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    Nepal's new President Bidhya Devi Bhandari | Photo: Reuters

Published 29 October 2015

Bidhya Devi Bhandari is 54-years-old and has been a champion of women’s rights and led protests that ended the centuries-old Nepalese monarchy.

Bidhya Devi Bhandari has made history in Nepal. She has become the first women to rule the country. But that's not all. She is a communist who has been campaigning for a very long time in favor of women's rights.

She rose to power Wednesday after her Unified Marxist-Leninist (UML) party garnered 327 votes in parliament against her opponent's 214.

Bhandari is among the politicians who pushed to secure their rights under the new constitution, adopted last month, that requires that a new president be named.

The communist female leader became a leading political figure after her husband, Madan Bhandari, was killed in a car accident in 1993, which has remained mostly unexplained as circumstances surrounding the incident are dubious. He was the leader of the communist party.

The women's right activist is also one of the most notorious leaders of massive and relentless protests against the Nepalese monarch King Gyanendra back in the 1990s. The demonstrations ultimately led to the end of the king's authoritarian rule and to the re-establishment of democracy in the country.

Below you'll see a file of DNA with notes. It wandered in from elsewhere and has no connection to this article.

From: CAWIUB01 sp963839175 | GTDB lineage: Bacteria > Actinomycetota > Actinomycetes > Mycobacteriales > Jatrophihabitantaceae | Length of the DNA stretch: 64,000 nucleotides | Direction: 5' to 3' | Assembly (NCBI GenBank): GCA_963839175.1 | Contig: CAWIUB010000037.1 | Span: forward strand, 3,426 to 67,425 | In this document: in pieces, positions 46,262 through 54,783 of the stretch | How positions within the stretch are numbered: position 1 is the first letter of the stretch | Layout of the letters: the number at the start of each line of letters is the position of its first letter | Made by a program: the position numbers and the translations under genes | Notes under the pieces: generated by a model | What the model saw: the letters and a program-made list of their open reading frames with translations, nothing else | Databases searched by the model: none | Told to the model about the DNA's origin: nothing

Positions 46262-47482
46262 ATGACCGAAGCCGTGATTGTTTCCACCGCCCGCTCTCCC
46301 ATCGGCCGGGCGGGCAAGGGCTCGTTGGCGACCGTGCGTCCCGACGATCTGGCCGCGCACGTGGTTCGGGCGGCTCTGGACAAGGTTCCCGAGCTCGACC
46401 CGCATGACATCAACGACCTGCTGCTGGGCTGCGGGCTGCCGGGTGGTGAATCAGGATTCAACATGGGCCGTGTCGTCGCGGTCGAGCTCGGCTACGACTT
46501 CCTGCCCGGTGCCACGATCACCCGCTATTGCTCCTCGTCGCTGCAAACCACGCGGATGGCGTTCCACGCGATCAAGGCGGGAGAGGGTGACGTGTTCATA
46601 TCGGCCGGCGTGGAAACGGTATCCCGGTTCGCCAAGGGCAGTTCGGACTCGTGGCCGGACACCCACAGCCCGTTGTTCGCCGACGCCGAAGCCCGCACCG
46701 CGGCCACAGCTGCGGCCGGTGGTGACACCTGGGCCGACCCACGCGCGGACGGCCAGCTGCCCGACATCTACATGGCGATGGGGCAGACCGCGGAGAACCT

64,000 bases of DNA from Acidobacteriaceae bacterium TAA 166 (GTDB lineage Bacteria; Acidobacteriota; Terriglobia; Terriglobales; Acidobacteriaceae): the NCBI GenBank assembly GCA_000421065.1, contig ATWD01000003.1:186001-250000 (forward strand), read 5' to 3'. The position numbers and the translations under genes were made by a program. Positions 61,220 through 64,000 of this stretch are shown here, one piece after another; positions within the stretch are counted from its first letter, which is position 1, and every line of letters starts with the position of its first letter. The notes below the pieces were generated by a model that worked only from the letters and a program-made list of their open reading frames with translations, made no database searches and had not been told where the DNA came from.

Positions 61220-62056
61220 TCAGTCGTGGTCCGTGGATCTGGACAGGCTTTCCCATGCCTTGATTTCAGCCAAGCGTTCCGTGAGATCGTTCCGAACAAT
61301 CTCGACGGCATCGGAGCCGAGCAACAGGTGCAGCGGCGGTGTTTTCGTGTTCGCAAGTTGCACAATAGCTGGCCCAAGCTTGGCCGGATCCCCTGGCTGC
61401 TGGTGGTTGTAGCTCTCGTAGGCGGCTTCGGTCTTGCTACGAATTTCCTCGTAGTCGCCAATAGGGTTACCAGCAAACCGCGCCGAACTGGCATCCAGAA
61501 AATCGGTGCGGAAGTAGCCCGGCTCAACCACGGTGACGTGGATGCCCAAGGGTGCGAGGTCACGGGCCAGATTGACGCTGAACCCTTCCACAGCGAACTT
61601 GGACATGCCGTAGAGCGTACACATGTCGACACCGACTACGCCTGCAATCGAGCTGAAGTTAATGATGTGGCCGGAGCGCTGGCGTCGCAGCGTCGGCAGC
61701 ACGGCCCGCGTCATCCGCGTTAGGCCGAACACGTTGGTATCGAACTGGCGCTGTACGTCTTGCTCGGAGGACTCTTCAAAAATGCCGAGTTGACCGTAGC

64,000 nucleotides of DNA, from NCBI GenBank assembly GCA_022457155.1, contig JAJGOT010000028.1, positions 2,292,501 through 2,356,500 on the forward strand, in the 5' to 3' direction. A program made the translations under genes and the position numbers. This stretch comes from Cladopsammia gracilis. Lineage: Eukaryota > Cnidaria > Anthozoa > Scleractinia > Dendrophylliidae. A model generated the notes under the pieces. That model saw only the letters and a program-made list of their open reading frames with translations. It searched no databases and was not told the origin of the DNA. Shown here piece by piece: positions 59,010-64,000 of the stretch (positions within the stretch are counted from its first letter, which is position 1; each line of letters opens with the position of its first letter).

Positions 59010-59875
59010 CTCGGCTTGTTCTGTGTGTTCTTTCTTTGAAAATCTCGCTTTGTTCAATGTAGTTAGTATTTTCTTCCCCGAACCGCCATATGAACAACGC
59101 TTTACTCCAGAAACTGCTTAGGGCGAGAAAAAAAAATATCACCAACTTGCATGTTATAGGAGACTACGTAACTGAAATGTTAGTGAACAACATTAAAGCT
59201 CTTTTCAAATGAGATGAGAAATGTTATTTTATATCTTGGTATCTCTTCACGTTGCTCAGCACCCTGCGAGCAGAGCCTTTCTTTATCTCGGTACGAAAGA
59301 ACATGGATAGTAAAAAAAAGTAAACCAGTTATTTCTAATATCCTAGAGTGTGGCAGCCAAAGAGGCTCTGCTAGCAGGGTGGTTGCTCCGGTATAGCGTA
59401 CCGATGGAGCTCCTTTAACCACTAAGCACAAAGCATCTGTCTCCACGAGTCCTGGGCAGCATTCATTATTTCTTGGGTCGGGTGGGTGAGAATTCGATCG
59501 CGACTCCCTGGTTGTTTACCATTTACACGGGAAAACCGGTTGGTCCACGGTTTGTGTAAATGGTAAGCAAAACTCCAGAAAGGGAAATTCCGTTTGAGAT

Bhandari has now become only the second president since the Himalayan country became a republic after the end of the centuries-old monarchy.

In 2008, Ram Baran Yadav became the first Nepalese president to be elected. He was supposed to be in office for only two years, during which a new constitution was to be adopted. This, however, took seven years because of differences among the country's political parties.

The Glocal Khabar news website said she is one of Nepal's most prominent and active woman leaders. She spearheaded democratic and leftist movements.

The new president was born on July 19, 1961 in a remote village called Bhojpur in Manebhanjyang in the eastern region of the country. She engaged in politics at a very early age when she was a 17-year old student. Two years later, in 1980, she received full communist party membership.

In 1993, she took on a crucial role as the chairperson of the women's wing of the General Federation of Nepalese Trade Union. And in 1994 and 1999 she was elected to parliament. Also, in 1997, she was elected to the central committee of the communist party UML.

In 2008, she held the post of defense minister overseeing the critical political transition after the end of the decade-long insurgency in the country.

Another of her achievements is to have succeeded in guaranteeing that women represent at least 33 percent of each state system, by seconding a resolution at the re-instated House of Representatives.


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